Think Inside The Box
Going back to Effie's question, it is indeed possible to put together a reliable, high performance Windows system, for a fraction of the cost - both initial outlay and running / service, of the equivalent spec Mac "on paper".
Here's my system -
- Asus X99-A DDR4 Motherboard
- Asus ThunderboltEX II/DUAL PCI Express Dual Port Thunderbolt 2 PCI Controller
- Intel Core i7 5820K s2011 6 (12) core CPU 4GHz
- Thermalright True Spirit 140 Air CPU Cooler
- Corsair Vengeance LPX 16GB 2400MHz DDR4 RAM 4x4GB (4 of 8 available slots)
- NVidia GTX660Ti Cuda 2GB DDR5 GPU
- 600w be quiet Straight Power PSU
- Samsung 850 Evo Pro SSDs x 4 - 1 system and 3 media
- Fractal Designs Arc Midi Case
- Icydock MB324SP 4 x 2.5" Hot Swap Caddie for 5.25" bay
- RME FireFace 802 USB2
The GPU, case, RME and a couple of the SSDs were from an existing system, so I made the leap up to this beast for under £1000. To build from scratch would have been around £1,300. I chose the motherboard carefully so it had both Thunderbolt 2 and USB-C support, but also supported the newer 8 and 10 core processors coming on the market. I also took my time to choose the right power supply as I needed one that would adequately supply all those CPU and GPU cores running at full tilt and still have enough to spare to reliably serve SSDs and cooling.
The Icydock Hot Swap Caddie is the most recent "upgrade". I wanted to be able to easily swap my media drives around, or lock them up when working on secure sensitive projects. I also wanted to start my latest project - a dual boot Windows 10 Pro / MacOS Sierra system. More on that later. The great thing about using a third party case is that they're designed for extensive modification and adaption. I fitted the four bay caddy in around fifteen minutes.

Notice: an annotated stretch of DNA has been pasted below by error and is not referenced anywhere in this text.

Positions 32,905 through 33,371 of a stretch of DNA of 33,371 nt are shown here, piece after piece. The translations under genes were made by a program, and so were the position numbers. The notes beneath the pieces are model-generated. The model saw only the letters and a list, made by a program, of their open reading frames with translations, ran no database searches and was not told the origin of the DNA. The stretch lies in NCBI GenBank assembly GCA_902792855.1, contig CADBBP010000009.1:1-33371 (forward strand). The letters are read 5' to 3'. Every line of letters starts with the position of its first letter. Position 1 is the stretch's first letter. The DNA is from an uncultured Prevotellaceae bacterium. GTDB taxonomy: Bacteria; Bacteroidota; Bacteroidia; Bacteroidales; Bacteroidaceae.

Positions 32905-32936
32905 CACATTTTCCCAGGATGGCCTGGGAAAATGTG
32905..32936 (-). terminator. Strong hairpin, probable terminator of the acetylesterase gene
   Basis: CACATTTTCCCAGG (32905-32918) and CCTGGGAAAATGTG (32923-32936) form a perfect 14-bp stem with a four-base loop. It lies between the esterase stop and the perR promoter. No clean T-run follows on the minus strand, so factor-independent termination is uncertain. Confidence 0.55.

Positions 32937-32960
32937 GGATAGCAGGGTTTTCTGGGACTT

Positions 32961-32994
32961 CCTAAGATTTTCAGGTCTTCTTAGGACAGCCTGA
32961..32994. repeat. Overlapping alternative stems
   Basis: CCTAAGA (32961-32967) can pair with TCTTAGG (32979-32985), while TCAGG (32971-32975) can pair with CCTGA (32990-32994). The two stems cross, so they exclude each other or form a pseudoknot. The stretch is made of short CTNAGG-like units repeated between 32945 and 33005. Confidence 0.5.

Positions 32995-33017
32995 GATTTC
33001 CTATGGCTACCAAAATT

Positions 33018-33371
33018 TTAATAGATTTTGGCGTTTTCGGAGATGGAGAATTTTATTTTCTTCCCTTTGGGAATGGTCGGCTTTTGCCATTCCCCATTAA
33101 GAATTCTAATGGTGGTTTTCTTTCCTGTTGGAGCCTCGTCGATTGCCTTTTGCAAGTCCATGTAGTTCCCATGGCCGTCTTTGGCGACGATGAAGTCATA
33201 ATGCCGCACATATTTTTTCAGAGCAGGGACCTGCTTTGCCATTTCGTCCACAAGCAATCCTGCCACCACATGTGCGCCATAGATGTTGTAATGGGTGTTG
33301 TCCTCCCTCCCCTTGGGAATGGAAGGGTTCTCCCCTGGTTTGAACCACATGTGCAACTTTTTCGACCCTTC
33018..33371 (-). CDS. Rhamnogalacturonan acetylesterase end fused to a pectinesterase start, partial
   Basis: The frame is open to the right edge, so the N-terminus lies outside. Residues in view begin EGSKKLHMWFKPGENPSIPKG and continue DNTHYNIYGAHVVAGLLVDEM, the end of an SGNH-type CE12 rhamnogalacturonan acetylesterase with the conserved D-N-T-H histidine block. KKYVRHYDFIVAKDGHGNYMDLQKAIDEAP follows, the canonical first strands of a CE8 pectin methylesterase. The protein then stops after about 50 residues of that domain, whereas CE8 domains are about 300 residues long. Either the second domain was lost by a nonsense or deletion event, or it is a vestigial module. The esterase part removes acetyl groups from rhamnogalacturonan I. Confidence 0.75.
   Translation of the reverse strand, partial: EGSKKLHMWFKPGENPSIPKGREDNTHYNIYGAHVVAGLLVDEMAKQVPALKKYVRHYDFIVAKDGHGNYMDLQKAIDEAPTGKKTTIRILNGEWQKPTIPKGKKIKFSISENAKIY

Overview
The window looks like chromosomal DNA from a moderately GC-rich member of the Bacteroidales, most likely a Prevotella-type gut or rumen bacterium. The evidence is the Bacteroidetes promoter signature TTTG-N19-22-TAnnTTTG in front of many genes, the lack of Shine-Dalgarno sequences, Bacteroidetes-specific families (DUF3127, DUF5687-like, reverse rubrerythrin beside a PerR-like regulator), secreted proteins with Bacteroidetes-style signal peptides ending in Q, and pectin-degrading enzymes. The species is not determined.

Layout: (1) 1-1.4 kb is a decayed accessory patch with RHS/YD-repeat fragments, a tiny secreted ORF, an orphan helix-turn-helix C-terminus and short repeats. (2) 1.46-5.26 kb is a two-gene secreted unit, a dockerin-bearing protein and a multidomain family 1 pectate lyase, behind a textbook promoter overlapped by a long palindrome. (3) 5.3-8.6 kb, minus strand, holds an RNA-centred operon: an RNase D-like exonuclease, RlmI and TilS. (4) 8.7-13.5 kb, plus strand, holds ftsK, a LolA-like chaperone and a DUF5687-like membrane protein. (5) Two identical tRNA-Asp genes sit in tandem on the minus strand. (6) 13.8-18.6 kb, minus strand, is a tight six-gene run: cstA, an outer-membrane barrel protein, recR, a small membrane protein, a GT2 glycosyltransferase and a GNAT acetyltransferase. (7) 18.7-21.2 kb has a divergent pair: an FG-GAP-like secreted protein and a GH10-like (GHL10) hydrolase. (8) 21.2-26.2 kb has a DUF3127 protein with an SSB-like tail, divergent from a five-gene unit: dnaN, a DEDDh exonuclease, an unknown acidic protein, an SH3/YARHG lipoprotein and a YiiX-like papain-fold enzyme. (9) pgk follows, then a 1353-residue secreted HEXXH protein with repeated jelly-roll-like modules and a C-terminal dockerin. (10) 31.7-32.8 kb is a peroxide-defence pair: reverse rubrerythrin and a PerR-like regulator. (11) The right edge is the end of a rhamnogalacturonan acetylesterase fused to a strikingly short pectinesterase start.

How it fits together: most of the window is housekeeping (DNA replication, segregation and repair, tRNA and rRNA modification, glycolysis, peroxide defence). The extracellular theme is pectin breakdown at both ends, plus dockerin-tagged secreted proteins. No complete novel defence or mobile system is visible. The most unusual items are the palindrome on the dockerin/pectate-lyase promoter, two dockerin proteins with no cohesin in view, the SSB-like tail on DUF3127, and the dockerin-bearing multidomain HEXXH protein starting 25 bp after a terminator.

The main downside is that my support line and service department are yours truly. Before undertaking a self build, you have to do hours of research and ensure that either you have the competency, or that you have a good support network around you.
I chose the RME interface as they have a proven track record with Windows drivers. Indeed with their proprietary USB2 drivers providing PCI level performance, it's the single most reliable piece of kit I own. It just always works, the user interface has never crashed, and the interface has never crashed the host system or Pro Tools, which is more than I can say for many other manufacturers. When there are third party driver issues, people tend to first blame Windows, when it's actually an issue with the third party. It's understandable - Windows has that unfortunate reputation, and some manufacturers tend to fall back on that as an excuse.